[8] With regard to the written statement, it was argued further that having regard to (a) the importance of the written confession to the case for the prosecution and (b) the failure of the prosecution to call P.C. Boyce, the 'back-up' policeman, as a witness, the judge ought to have held that the prosecution had not proved the voluntariness of the statement to the requisite standard, and that having regard, in addition, to (c) the failure of the prosecution to provide the defence with a statement from PC Boyce or to produce him in court and (d) the fact that the appellant was unrepresented, it was unfair and therefore contrary to section 77(1) of the Act, to admit the written statement into evidence.


[9] Dealing first with the objections to the evidence of the oral admission, these focus on the leave that was given to Sergeant Catwell to refresh his memory from his official notebook. When Sergeant Catwell reached this point in his evidence in chief, the trial judge quite properly asked the appellant whether he had any objection to Catwell giving the evidence which he was about to give, of the oral statements attributed to the appellant. The appellant replied that he was objecting because he did not make those statements. In the light of that response, there was no need for a voir dire with respect to the oral statements, but the judge should have gone on to ask the appellant whether he had any objection to his granting the Sergeant leave to refresh his memory from his notebook, even though the appellant being unrepresented would hardly have been in a position to respond meaningfully to that inquiry. At any rate the question was not asked. In fact the judge may not have directed his mind to the sections of the Evidence Act which bear on the grant of leave to a witness to refresh his memory from a document. At least, there is nothing to indicate that he did. We must in these circumstances consider whether there is any ground on which a judge properly directed, could reasonably have refused leave for Sergeant Catwell to refresh his memory from the contents of his notebook.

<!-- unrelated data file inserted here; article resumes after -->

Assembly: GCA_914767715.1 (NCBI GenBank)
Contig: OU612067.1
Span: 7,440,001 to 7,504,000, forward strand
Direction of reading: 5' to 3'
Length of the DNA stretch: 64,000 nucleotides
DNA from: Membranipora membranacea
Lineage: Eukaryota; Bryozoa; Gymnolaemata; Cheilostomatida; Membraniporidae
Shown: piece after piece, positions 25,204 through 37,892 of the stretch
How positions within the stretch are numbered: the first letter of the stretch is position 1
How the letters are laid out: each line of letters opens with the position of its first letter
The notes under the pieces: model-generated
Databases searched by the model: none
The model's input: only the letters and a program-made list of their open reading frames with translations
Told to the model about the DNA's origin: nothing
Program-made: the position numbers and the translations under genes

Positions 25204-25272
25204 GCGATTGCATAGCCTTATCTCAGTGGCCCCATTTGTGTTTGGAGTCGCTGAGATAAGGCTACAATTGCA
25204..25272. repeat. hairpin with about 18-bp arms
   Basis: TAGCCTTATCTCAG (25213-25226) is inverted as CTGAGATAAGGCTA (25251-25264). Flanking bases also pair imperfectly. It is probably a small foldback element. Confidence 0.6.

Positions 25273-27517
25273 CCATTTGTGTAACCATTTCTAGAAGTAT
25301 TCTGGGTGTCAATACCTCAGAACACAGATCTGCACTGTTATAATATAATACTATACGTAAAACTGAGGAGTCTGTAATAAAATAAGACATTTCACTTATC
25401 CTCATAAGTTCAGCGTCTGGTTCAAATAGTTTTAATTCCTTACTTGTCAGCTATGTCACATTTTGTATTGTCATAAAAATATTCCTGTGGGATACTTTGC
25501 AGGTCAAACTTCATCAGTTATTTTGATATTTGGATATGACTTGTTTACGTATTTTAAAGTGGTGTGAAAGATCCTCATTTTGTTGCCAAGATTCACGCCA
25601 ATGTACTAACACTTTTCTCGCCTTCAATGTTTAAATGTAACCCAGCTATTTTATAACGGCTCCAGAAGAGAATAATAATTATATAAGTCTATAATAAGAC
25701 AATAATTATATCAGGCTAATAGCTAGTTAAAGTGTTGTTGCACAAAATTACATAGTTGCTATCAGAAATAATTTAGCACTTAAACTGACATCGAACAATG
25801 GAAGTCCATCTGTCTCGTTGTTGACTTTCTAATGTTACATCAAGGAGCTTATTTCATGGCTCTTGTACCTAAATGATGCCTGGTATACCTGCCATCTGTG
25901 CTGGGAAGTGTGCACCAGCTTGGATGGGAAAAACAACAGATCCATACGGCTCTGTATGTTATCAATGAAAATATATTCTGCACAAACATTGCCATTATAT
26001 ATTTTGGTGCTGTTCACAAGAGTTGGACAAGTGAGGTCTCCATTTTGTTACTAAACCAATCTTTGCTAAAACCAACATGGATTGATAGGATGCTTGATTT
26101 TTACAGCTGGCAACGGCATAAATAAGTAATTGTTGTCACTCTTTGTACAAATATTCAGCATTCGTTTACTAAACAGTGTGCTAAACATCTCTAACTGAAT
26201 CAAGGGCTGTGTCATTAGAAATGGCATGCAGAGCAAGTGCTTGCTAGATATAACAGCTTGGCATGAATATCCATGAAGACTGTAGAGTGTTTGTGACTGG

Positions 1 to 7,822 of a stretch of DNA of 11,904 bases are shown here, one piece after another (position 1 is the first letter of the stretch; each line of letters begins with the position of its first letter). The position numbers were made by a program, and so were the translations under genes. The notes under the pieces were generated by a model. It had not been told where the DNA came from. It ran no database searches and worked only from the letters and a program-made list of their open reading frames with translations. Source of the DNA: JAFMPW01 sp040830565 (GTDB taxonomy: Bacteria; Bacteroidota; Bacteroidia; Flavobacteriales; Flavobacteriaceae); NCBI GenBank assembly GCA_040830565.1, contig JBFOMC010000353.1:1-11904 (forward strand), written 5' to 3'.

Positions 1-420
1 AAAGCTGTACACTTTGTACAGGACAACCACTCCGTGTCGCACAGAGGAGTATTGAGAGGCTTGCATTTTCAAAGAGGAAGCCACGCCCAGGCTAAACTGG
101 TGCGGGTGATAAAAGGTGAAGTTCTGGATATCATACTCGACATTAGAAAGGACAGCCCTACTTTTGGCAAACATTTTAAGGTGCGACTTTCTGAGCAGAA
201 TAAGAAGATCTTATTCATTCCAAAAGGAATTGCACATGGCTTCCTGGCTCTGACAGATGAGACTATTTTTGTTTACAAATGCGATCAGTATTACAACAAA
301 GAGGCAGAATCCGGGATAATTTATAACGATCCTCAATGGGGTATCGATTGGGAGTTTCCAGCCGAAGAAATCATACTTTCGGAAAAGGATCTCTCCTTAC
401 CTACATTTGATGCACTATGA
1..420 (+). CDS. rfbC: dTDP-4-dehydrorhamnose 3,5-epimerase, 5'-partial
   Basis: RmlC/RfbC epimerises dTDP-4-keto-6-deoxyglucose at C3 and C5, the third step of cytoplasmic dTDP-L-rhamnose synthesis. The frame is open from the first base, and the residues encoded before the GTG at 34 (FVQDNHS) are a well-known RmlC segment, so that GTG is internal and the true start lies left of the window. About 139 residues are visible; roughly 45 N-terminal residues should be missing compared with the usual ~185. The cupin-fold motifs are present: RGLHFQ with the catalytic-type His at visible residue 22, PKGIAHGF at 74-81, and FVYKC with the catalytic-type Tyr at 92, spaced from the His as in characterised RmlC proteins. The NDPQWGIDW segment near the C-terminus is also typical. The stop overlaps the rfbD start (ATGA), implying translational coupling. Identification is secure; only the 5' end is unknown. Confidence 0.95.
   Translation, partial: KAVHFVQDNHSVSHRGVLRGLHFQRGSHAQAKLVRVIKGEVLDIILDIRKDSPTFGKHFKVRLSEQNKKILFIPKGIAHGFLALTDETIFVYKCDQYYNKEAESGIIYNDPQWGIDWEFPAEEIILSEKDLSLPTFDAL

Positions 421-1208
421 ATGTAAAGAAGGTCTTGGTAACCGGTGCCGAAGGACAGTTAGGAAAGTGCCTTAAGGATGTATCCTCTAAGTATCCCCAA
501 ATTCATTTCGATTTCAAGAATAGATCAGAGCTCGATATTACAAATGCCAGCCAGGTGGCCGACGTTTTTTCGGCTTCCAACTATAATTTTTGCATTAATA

SECTION 30 (1) AND (2)

[10] The rules which govern the grant of leave to a witness to refresh his memory from a document, were originally established as part of the common law, but in Barbados they have now been incorporated to some extent and with some alterations, in the Act. At common law a witness was entitled subject to the fulfilment of certain pre-conditions, to refresh his memory from a note or record made by him. That entitlement has been converted to a discretion given to the court to grant leave to the witness to refresh his memory, this discretion to be exercised after taking into account a short but non- exhaustive list of specified matters. This conversion has been effected by section 30 of the Act which provides in part as follows:

"(1) A witness may not, in the course of giving evidence, use a document to try to refresh his memory about a fact without leave of the court.
(2) The matters that the court should take into account in determining whether to give leave include:

(a) whether the witness will be able to recall the fact adequately without using the document; and
(b) whether so much of the document as the witness proposes to use is, or is a copy of, a document that -
(i) was written or made by the witness at a time when the events recorded in it were fresh in his memory, or
(ii) was, at such a time, found by the witness to be accurate."

[11] The Sergeant's evidence was that he recorded the statements made to him by the appellant in his police notebook "at the time", so the note he referred to had the quality of 'freshness' which was crucial at common law and remains relevant under section 30 (2) (b). But as section 30 (2) itself makes clear, the matters to be taken into account in deciding whether to grant leave are not limited to those mentioned in that sub-section.


[12] The point was made in the course of argument that Sergeant Catwell's own evidence suggests that he had no independent recollection of what was said to him by the appellant, so that what he gave in evidence was what was written in his notebook rather than what his notes helped him to remember.